This is the atlas of human skeletal muscle aging

In a world with rapidly aging societies, it is necessary to know the cause and progression of diseases in detail. Diseases that come with age. Skeletal muscle is the most important motor system in the human body and plays a fundamental role in the body’s metabolic regulation.

Researchers from Pompeu Fabra University, together with teams from China, the USA and Spain, analyzed the gene expression and epigenetics of the cells of this muscle type at different ages to produce the human atlas of its most complete aging process to date.

In a world with rapidly aging societies, it is necessary to know in detail the cause and progression of age-related diseases.

This study provides scientists with a resource for identifying skeletal muscle cells that may be suitable for medical, pharmacological and lifestyle interventions. This could impact physical health and help prolong life.

With increasing ageespecially for people over 80 years of age, Skeletal muscles suffer from sarcopenia, a progressive loss of muscle mass and function. This condition not only increases the individual’s disability, but also contributes to the rapid decline in general functions of the elderly.

To date, the biological basis of sarcopenia has not been systematically investigated at the single-cell scale. The teams They analyzed 387,000 individual cells in muscle biopsies from the lower extremities of 31 people of different gender, age and regional origin.

“As the most comprehensive atlas of human muscle aging to date at the single-cell level, this study will be a reference in the areas of aging as well as sarcopenia and frailty,” he says. Pura Muñoz-CánovesLabor Director.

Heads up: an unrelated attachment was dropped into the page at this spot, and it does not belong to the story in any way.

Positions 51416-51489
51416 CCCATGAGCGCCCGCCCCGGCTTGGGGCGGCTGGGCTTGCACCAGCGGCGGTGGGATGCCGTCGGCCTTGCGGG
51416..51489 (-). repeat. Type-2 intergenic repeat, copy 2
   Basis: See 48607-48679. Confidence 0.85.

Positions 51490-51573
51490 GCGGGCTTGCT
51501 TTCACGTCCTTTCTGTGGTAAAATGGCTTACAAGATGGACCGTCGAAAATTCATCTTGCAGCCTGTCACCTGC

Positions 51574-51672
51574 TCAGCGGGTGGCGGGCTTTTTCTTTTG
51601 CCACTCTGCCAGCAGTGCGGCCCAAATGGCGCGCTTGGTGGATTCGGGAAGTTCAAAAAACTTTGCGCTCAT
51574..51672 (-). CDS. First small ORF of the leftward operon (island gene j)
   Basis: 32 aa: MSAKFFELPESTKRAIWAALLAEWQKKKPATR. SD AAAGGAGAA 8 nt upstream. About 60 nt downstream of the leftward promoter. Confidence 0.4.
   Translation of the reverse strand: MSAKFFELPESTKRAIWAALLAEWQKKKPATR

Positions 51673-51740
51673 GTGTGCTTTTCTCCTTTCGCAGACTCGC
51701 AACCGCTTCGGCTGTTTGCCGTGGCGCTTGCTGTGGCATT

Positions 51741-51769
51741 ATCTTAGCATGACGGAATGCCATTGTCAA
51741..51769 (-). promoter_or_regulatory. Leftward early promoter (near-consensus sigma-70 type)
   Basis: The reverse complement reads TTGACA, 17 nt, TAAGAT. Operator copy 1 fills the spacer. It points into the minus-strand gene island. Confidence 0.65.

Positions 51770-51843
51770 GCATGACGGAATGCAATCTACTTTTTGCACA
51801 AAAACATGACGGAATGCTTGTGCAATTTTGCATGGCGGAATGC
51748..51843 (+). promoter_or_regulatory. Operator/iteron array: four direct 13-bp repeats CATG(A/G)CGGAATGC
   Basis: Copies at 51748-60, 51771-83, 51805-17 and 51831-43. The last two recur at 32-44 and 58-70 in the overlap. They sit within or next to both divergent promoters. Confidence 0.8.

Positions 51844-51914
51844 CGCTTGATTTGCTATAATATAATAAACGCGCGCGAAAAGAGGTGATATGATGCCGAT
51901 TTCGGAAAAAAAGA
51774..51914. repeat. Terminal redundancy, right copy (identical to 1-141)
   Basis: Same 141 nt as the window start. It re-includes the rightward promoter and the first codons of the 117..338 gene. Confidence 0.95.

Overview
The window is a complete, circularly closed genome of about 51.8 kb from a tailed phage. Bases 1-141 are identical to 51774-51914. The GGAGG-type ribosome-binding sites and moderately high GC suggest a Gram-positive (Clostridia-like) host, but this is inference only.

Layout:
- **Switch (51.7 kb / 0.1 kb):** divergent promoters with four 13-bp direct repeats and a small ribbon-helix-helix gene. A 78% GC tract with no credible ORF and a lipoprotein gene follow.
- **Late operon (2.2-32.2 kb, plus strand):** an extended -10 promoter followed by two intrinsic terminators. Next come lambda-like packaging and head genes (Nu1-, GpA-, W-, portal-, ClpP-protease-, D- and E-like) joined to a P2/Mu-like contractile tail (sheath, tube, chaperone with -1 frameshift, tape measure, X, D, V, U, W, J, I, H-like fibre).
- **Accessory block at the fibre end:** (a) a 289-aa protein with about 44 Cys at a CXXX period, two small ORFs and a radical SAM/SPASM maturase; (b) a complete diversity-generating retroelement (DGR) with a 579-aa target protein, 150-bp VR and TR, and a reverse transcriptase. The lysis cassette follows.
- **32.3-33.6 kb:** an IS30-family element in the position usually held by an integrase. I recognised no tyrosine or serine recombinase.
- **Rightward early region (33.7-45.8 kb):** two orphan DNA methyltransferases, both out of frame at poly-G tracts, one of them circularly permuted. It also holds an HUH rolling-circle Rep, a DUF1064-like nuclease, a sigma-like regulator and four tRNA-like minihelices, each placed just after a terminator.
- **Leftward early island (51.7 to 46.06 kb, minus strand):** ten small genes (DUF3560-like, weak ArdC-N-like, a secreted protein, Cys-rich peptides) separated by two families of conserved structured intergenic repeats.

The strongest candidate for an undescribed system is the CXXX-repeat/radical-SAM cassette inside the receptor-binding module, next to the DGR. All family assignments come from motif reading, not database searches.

Elements for predicting sarcopenia

Human skeletal muscles consist largely of muscle fibers (myofibers), of which there are two types. Type 1 muscle fibers are primarily involved in endurance physical activities such as long-distance running or cycling. They are characterized by slow muscle contraction speed, high aerobic metabolism and high mitochondrial activity.

The teams analyzed 387,000 individual cells in muscle biopsies from the lower extremities of 31 people.

Type 2 muscle fibers are important for physical activities that require sudden bursts of strength, such as jumping, sprinting, and weight lifting. They have a faster muscle contraction rate, are more prone to fatigue, and rely primarily on anaerobic metabolism for energy.

This work describes how skeletal muscle cell populations, including both individual nuclei in multinucleated fibers and traditional mononuclear cells, change with age, as well as the multicellular networks underlying these changes.

By comparing this data with genetic data, the researchers also identified key elements that predict susceptibility to sarcopenia. They found that type 2 muscle fibers steadily deteriorate as people age, while type 1 muscle fibers remain relatively stable and are better able to withstand the stresses of aging.

More prone to deterioration with age